I heard recently about a genre of literature about which I had never heard before: non-factual history. A contradiction in terms, surely.
Well apparently non-factual history is a speculative kind of writing that asks the question, What if? For instance, what if Franz Ferdinand (The Archduke of Austria-Este, not the rock band!) had not been assassinated and World War I had not happened? What would the world look like? What would be different?
Easter sees a piece of history that invites similar speculation the resurrection of Jesus of Nazareth. People who are dead dont come back to life. They are dead after all. For centuries, people have been curious about this claim. How could this happen?
The Apostle Paul, writing in the Bible, has a bit of a what if moment when speculating around the event of Easter, the Resurrection.
If Christ has not been raised, he writes, our preaching is without hope and so is your faith. If Christ has not been raised, your faith is futile; you are still in your sins. If only for this life we have hope in Christ, we are to be pitied more than all people.
Paul is basically rehearsing the what if question. What he is contending is that if the whole of his preaching is based on a lie, then there are consequences. Hopelessness, futility and a world made up of people who have little hope of change and who are trapped by their innate inclination to selfishness (their sin).
When I took part in a recent local radio phone-in, a man predicated his comments by saying, Well, Mike you sound like a nice enough bloke so how come you believe in those fairy tales?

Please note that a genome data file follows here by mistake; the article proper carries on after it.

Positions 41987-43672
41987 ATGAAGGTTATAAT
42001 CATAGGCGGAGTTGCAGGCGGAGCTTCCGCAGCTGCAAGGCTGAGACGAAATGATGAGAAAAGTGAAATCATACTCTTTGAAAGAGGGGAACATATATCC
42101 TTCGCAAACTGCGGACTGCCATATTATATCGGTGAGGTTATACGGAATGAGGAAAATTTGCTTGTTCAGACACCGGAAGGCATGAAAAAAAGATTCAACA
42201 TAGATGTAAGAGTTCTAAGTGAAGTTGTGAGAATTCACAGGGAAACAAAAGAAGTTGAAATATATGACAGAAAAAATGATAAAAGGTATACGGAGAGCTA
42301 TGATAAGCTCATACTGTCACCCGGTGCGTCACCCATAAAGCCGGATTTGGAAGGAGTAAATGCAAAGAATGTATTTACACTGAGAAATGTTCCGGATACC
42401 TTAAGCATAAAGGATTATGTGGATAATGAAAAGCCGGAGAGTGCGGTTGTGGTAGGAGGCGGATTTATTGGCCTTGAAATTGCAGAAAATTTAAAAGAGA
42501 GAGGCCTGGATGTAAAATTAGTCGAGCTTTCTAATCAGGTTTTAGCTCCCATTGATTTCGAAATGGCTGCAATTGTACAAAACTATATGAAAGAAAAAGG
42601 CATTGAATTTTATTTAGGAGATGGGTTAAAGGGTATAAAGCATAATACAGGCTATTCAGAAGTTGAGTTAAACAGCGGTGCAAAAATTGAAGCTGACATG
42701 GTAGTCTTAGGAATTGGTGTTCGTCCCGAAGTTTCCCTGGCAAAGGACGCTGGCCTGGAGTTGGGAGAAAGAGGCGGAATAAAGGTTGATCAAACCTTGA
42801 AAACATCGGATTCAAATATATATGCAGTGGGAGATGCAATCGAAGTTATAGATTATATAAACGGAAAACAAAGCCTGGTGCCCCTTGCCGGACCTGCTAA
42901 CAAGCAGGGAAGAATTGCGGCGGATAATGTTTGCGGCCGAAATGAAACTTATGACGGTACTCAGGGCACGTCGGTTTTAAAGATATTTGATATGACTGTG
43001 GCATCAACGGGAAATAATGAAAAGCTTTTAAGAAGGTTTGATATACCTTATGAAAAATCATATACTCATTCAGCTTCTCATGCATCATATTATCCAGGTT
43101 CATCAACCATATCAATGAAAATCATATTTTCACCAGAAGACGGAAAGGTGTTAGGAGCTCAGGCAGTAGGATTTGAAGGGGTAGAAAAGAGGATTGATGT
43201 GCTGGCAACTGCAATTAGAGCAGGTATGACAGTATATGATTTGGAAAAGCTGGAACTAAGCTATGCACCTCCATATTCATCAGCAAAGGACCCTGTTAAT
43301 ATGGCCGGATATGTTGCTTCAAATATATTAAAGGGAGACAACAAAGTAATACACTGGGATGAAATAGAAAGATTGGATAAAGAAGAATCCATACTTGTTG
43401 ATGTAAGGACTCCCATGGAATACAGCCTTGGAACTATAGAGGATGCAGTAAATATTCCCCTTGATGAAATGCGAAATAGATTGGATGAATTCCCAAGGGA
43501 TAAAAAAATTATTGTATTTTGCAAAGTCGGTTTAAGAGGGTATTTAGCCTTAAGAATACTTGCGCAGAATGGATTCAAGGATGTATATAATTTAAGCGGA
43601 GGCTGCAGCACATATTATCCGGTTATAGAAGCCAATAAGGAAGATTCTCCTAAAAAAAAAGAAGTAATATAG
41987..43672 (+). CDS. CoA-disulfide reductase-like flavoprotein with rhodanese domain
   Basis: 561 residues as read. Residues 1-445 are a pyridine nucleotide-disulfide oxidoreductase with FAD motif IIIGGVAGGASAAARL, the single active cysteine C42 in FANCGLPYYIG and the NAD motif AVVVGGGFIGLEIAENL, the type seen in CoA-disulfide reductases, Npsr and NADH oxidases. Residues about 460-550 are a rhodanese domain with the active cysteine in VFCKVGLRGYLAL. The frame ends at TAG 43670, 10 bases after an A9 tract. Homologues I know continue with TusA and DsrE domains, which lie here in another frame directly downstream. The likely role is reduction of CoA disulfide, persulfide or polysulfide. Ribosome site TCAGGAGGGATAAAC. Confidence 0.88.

I meet this kind of thing a lot in my work. The question amuses me rather than offends me because it rather misses the point.
The point is this: I am what I am because of the Resurrection. Its not just the case that I am a chap who happens to believe some weird stuff but manages, despite all the odds, to stay nice. If Jesus was still lying in a grave somewhere in the Ancient Middle East, I would not know whether to believe what Jesus claimed for himself or know whether he could have any claim on me.
I could not know for sure that he has the power to forgive sins, to give a new start in life or promise a place in Heaven to those who believe.
Maybe this Easter we might like to ask ourselves the what if question in a new way. Instead of asking, What if its not true, we might like to ask, What if it is true?
Throughout my ministry as a clergyperson, I have spent much time with those who are bereaved. By far the majority seem to have a deep need to believe that somehow there is a continuation of life beyond death. They sense they cant really know it, but that somehow they really need to believe it.
The fact that death was not the end for Jesus can give us grounds for our hope. For from his death and resurrection there springs real hope: that those who trust him can know that death is no longer a brick wall, but a gateway to a different kind of existence called Heaven.
John Lennon famously asked a What if question in Imagine.
Imagine theres no Heaven / Its easy if you try / No hell below us / Above is only sky.
Maybe this Easter is a time for us to think again. For if we stop to think, maybe the events of Easter help us better to imagine that there is a Heaven and that means there is always a hope.
Rt Revd Mike Hill
Bishop of Bristol